• Environmental Scan and Service Proposal: For this final project, students will evaluate an institution’s data services gaps and resources, and craft a proposal for a service program based on institution-specific needs and contexts. (CLOs 2, 4, 5)

Assignment Points/Due dates:

Assignment Points Date due
Reading Discussion Facilitation 10 Varies
Reading Discussion Participation  15 Varies
Intro video 1 6/7/20
Data Seeking and Reference 10 6/14/20
Personal Data Organization 2 6/21/20
Data Curation  10 6/28/20
Skills matrix self-assessment 2 7/5/20
Environmental Scan Draft 5 7/12/20
Cover Letter and Professional Development Plan 10 7/19/20
Data Management Plan 10 7/26/20
Final Environmental Scan and Service Proposal  25 8/7/20
Total 100  

*Refer to class Canvas course for the most up to date information and grading rubrics; due dates subject to change at instructor discretion and with appropriate notice to students.

Course Calendar

The table below provides a summary of course topics and activities; it is subject to minor changes, which will be announced with fair notice.





Introduction to Course and Library Data Services

Discussion - Introduction


Data Discovery and Access

Discussion - Readings

Assignment - Data Seeking and Reference


Data Management Planning and Collection

Discussion - Readings

Assignment - Personal Data Organization


Data Curation

Assignment - Data Curation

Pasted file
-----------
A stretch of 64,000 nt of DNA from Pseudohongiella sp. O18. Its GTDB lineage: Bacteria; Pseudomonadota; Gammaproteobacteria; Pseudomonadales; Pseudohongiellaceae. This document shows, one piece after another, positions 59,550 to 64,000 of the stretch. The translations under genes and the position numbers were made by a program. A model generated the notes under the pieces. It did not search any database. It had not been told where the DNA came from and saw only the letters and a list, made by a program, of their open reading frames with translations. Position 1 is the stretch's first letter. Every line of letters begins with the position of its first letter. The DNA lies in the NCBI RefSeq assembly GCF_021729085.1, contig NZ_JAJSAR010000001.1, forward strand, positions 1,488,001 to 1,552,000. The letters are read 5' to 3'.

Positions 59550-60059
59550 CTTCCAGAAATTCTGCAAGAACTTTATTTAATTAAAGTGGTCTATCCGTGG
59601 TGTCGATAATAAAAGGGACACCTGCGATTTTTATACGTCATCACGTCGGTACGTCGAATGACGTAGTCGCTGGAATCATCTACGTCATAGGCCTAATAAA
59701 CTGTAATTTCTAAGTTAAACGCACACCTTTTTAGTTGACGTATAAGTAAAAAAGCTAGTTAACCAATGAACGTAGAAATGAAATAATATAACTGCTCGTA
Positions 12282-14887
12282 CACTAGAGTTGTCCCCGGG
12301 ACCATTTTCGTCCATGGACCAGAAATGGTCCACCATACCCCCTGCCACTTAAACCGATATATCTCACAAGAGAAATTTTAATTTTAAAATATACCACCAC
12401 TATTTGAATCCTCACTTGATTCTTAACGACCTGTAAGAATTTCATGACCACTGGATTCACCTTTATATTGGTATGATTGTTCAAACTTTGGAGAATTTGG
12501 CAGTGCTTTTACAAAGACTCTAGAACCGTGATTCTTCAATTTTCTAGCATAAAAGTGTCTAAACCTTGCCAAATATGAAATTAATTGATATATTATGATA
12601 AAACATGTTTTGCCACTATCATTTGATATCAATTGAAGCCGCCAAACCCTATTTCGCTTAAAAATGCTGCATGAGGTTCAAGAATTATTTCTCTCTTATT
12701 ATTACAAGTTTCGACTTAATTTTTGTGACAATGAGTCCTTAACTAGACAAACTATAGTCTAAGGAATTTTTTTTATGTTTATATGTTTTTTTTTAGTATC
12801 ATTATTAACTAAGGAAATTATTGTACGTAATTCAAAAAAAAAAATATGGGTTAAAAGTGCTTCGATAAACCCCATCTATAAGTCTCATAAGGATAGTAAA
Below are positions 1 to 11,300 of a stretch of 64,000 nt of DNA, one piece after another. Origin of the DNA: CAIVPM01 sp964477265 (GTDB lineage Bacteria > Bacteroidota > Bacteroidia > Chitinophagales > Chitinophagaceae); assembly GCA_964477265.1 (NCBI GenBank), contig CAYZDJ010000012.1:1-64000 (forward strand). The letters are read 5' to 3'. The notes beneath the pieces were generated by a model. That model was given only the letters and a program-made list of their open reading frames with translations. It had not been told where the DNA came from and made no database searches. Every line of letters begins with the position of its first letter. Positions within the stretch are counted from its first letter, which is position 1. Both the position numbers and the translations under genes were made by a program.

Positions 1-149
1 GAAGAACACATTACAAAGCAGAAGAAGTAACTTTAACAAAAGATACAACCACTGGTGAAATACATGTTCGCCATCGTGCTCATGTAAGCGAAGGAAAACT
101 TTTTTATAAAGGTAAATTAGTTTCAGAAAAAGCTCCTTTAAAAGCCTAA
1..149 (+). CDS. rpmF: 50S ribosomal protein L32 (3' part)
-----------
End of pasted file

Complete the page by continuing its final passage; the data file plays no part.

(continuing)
Data Education

Discussion - Readings

Assignment - Skills Assessment 


Institutional Environment 

Discussion - Readings

Assignment - Environmental Scan Draft


Data services as a profession

Assignment - Cover Letter & Professional Development Plan


Data sharing, publication, and preservation

Discussion - Readings

Assignment - Data Management Plan


Data Processing and Analysis

Discussion - Readings

Assignment - Environmental Scan & Service Proposal Due


Students must meet the school’s technology requirements as listed here:

Course Workload Expectations

Success in this course is based on the expectation that students will spend, for each unit of credit, a minimum of forty-five hours over the length of the course (normally 3 hours per unit per week with 1 of the hours used for lecture) for instruction or preparation/studying or course related activities including but not limited to internships, labs, clinical practica. Other course structures will have equivalent workload expectations as described in the syllabus.

Instructional time may include but is not limited to:
Working on posted modules or lessons prepared by the instructor; discussion forum interactions with the instructor and/or other students; making presentations and getting feedback from the instructor; attending office hours or other synchronous sessions with the instructor.

Student time outside of class:
In any seven-day period, a student is expected to be academically engaged through submitting an academic assignment; taking an exam or an interactive tutorial, or computer-assisted instruction; building websites, blogs, databases, social media presentations; attending a study group;contributing to an academic online discussion; writing papers; reading articles; conducting research; engaging in small group work.

Course Prerequisites

INFO 220 has no prequisite requirements.

Course Learning Outcomes